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RSD/C

RSD/CRPS new treatment helps pain

January 12, 2012

Using principles from a trauma treatment method, called Somatic Experiencing, and a new, gentle Physical Therapy method called Sensory-Motor Manual Therapy  you can make gains in recovering from RSD/ CRPS pain.  Some clients have a full recovery.  Some clients have significant but not a full recovery with these methods.

RSD/CRPS stands for Reflex Sympathetic Dystrophy and the newer term is Complex Regional Pain Syndrome. This condition is characterized by a range of pain that at it’s worst can be utterly severe, constant, and debilitating.  The pain may be characterized by burning, pressure, sense of a limb being absent but at the same time in severe pain. Typically a person with RSD/CRPS cannot stand for someone to touch the affected area.

Every case is different and must be addressed in it’s own unique way.  However, that being said, there are often issues that are common to this condition.  One of the common problems is moderate to extreme changes in sensory perception.  Also there are changes in muscle control.

A unifying principle in RSD/CRPS is extreme disconnection from the body part(s) affected. This is what drives the amazing range of sensory distortions that are part of this condition.  For example it’s not uncommon for someone to feel like they have only 2 or 3 toes or fingers. Body parts may be experienced as being an abnormal size, and like wood. Movement if present may  be accompanied by the sensation of not moving and/or inaccuracy in position sense.

In traumatic stress language this is called dissociation.  In the field of psychology, the term dissociation tends to refer to a person’s identity or sense of self.  A person can become numbed out, have reduced sensations, and disconnect from their relationships. RSD/CRPS is in many ways bodily dissociation of an extreme nature.

Another term for dissociation is a freeze response.  We tend to think of a freeze response as a whole body reaction like the deer in the headlights that gets stuck in place.  Another example is a turtle burying itself in it’s shell.  Imagine though, being a turtle with only one arm or leg stuck in the shell and no way to communicate to the limb to get it back into normal function.

Here’s an example of this situation.  I once had a client come to me who had RSD/CRPS in her right arm. She went into a 40 degree below zero freezer at work in everyday clothes and the door stuck and wouldn’t open. With no way to call for help she had to save herself.  Recognizing that she’d be dead if she didn’t get out fast she pounded on the door with her right hand until she got free. She didn’t give up and succumb to the inevitable.

She mobilized enormous amounts of energy, like a mom lifting a car off a child, into her arm.  That’s a protective reaction in our powerful instinctive arsenal. It’s called a fight response. She fought her way out.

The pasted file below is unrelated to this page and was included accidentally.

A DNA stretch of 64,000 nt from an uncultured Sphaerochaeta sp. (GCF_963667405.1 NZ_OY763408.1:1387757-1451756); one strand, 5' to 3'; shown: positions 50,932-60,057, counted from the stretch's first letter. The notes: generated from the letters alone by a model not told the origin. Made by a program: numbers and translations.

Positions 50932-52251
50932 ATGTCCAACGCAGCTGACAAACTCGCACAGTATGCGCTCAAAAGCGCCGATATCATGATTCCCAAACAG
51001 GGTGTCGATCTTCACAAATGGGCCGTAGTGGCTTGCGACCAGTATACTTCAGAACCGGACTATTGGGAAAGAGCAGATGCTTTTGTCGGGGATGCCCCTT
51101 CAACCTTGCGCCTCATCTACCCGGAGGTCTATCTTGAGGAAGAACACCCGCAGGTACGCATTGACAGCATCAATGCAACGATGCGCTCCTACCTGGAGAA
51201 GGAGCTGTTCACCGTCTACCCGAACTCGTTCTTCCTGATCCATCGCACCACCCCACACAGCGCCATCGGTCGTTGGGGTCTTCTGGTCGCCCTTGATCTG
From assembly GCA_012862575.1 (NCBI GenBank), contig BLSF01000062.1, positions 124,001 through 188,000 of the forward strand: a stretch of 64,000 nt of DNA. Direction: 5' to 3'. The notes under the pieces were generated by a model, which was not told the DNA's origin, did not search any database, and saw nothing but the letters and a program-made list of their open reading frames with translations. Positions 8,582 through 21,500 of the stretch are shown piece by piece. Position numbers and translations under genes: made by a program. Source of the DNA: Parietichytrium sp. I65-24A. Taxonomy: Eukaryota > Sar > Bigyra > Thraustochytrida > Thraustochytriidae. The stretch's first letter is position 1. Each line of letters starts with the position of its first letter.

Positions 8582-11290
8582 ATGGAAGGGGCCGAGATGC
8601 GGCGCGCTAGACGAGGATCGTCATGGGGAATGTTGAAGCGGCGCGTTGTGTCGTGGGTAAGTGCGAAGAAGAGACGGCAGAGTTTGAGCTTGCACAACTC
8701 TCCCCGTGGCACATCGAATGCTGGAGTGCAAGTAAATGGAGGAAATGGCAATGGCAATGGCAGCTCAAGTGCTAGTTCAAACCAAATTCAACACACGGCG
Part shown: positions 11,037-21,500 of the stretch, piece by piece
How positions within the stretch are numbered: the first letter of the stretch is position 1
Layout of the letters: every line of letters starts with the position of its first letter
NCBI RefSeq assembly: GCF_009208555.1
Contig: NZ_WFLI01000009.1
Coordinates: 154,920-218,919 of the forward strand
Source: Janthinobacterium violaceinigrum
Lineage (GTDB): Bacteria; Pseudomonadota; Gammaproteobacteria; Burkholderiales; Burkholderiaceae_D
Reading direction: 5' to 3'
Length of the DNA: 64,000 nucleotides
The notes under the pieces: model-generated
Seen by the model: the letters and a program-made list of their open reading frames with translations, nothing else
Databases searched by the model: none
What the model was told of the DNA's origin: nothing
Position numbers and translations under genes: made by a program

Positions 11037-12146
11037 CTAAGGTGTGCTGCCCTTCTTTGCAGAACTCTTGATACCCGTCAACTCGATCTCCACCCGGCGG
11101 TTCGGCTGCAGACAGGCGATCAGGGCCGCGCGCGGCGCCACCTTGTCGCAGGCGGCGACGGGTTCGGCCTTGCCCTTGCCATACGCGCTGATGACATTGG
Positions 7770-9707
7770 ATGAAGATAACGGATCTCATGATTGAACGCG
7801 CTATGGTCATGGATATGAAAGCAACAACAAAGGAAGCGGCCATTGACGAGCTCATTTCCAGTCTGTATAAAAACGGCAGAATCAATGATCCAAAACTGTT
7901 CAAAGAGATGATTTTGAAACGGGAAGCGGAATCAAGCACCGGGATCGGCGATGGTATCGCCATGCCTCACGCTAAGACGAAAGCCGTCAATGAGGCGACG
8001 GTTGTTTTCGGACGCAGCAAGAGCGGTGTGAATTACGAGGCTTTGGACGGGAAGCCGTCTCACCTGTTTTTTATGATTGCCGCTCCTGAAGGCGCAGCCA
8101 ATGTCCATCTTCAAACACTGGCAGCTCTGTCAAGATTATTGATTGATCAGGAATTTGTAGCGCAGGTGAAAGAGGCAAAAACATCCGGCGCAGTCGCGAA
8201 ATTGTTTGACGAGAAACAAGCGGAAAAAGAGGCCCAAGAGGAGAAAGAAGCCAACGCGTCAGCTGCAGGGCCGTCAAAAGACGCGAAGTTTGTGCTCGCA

But, the right arm became sacrificial, it was expendable.  Her arm became disconnected/dissociated so she could pound away at the door with it.  The arm went into a freeze response which is also another powerful part of our instincts that enable us to survive overwhelming situations. Imagine trying to pound a door down with a noodle arm.  That wouldn’t work.  The arm needed to become somewhat more rigid which involved the muscles tightening on both the bending and straightening sides of all the joints.

In this person’s case, she survived but was left with an arm that was “stuck in the turtle’s shell”.  Looking at traumatic stress through the concepts of Somatic Experiencing, we see instinctive protection strategies at work. Treatment includes addressing being stuck in a powerful biologic survival process. It wouldn’t be very smart of our protective systems to give us survival strategies that put us “in the turtle shell” but never gave us an impulse or ability to get back out again.

The built in method for getting back out of a freeze response is another instinctive process we’re capable of, which is called discharging.  Normally after an overwhelming threat or experience we will release energy in a variety of ways and go back to normal.  A turtle in it’s shell will use it’s senses to determine  the coast is clear, it will let go of the retracting pull of it’s muscles and go back to moving about.

Another example we all recognize is the story of the possum who “plays dead” (think freeze). If coyote leaves and possum doesn’t quit playing dead, it will be dead.  So possum needs to get itself back to normal.  On one hand this seems so natural it isn’t worth thinking about, but for someone with RSD/CRPS these processes are critical to understand and utilize in treatment.

In people, we sometimes don’t go through this discharge process thoroughly, or completely, or at all and can get very stuck in a bad moment in time.  This can often be part of the RSD/CRPS problem.  Also, some people with RSD/CRPS have had multiple situations earlier in life, that were very overwhelming. This can sensitize someone even more to go into a pattern of freezing.  This isn’t true for everyone, but it can be an additional layer of complexity.

Using Sensory-Motor Manual Therapy(SMMT) and Somatic Experiencing(SE) methods, a sense of safe space around a person’s boundary, and eventually into the affected part becomes part of treatment.  Words alone aren’t enough.  A person needs to restore their ability to sense their environment outside their self and inside their self.  They need to be able to feel what is okay, and gradually expand on that to regain access to their built in capacity to discharge any residuals from the bad situation in time that started the RSD/CRPS.

Sensory-Motor Manual Therapy  and Somatic Experiencing treatment help shift a person back to normal sensation and normal muscle control using brain body connections in a tolerable, gradual way. This is very complimentary to the two other emerging treatments which are described below. And by the way, I’ll say right here that with RSD/CRPS, I do not start touching patients near or in their pain area!

Two other emerging treatment methods focus on brain body connections. They are more exercise focused and do not incorporate traumatic stress concepts into the programs.

Mirror visual feedback technique (MVF) can be used with RSD/CRPS that is in an arm or leg.  A mirror is positioned in such a way that looking into the mirror, you will see the normal limb but it will look to you like you are seeing the painful limb. Movement of the normal side are combined with efforts to move the painful  limb. Your brain will register what you see as motion in the side that doesn’t tolerate movement or contact.  Another part of mirror therapy incorporates looking at images of an arm or leg in various positions and efforts are made to recognize and mirror the picture.